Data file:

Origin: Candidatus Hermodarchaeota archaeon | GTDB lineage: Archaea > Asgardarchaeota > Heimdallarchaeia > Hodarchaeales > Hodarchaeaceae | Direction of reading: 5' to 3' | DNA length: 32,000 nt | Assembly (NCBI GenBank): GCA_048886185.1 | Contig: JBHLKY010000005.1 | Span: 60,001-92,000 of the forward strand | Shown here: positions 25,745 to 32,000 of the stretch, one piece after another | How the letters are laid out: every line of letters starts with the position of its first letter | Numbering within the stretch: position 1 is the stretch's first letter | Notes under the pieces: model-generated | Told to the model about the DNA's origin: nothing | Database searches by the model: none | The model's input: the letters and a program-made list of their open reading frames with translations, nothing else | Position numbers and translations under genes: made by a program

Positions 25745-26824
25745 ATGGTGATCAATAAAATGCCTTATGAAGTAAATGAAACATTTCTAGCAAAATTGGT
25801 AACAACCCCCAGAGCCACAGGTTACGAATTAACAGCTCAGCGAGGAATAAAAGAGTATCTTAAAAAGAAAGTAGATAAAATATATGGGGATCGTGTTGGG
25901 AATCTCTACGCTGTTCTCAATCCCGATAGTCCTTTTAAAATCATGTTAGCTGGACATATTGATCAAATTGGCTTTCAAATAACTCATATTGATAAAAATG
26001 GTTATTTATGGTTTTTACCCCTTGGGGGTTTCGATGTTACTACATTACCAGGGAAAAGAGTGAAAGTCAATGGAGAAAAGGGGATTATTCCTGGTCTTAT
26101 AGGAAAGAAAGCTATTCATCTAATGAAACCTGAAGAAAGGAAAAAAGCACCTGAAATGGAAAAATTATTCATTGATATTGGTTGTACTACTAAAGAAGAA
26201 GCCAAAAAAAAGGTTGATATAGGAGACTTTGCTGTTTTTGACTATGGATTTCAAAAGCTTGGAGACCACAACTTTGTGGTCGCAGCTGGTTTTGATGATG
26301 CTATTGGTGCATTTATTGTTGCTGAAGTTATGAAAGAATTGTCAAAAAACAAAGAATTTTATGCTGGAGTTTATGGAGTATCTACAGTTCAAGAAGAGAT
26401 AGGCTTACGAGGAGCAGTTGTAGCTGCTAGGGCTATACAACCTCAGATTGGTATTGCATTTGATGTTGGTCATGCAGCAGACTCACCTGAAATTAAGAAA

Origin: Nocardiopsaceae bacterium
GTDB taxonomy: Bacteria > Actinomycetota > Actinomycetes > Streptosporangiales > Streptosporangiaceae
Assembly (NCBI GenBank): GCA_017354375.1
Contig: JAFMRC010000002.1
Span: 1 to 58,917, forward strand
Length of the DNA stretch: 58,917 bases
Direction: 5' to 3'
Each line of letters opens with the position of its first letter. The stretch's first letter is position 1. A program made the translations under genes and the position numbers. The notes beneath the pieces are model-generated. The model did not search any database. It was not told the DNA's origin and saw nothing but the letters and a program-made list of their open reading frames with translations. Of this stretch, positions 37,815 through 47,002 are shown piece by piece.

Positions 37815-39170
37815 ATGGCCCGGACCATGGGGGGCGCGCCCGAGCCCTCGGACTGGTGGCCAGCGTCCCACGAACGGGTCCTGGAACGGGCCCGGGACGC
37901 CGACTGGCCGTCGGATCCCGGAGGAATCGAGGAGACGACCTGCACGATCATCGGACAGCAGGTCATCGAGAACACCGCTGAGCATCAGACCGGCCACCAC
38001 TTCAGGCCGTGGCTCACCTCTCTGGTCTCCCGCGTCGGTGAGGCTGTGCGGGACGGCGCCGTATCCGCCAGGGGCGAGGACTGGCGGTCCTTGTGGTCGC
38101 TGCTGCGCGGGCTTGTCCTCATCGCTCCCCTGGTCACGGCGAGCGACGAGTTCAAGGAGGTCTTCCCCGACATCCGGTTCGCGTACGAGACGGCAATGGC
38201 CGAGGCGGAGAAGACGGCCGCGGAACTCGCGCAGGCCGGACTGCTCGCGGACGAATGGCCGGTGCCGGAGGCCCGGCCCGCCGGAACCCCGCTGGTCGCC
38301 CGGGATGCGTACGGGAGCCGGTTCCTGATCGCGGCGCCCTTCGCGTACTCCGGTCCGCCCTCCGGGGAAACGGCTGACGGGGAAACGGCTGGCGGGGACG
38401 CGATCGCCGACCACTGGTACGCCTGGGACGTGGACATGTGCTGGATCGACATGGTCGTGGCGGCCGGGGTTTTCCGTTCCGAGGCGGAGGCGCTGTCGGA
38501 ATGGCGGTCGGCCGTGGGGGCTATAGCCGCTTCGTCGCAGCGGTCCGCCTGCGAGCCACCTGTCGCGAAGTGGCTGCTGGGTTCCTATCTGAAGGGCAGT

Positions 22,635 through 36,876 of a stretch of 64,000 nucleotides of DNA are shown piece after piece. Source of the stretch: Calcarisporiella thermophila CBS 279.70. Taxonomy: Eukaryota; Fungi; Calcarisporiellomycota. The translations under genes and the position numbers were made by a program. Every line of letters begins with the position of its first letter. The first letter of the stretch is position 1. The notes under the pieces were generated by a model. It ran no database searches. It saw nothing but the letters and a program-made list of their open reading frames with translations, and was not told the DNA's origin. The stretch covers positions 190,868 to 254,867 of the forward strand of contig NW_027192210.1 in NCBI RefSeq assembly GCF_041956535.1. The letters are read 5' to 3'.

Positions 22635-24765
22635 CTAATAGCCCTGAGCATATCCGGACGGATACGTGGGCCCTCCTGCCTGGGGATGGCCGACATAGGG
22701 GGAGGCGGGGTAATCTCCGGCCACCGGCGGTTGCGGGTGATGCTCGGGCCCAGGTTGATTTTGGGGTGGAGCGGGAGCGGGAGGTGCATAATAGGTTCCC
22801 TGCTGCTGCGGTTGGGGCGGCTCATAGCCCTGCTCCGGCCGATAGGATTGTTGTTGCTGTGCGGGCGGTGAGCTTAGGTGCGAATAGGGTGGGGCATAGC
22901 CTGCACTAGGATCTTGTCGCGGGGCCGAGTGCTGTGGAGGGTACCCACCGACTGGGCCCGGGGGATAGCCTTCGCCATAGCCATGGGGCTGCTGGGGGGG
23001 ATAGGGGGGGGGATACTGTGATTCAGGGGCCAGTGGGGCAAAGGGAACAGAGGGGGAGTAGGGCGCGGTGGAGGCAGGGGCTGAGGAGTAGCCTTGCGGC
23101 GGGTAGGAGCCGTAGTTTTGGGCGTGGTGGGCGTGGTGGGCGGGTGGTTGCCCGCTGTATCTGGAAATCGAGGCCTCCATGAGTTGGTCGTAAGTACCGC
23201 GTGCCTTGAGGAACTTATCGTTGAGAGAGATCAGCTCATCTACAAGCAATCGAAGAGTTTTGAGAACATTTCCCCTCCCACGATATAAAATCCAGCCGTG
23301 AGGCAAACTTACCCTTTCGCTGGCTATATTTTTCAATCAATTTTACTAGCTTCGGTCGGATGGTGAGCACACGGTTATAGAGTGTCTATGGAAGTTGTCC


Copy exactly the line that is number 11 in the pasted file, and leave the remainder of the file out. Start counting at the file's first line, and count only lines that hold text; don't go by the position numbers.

Origin: Nocardiopsaceae bacterium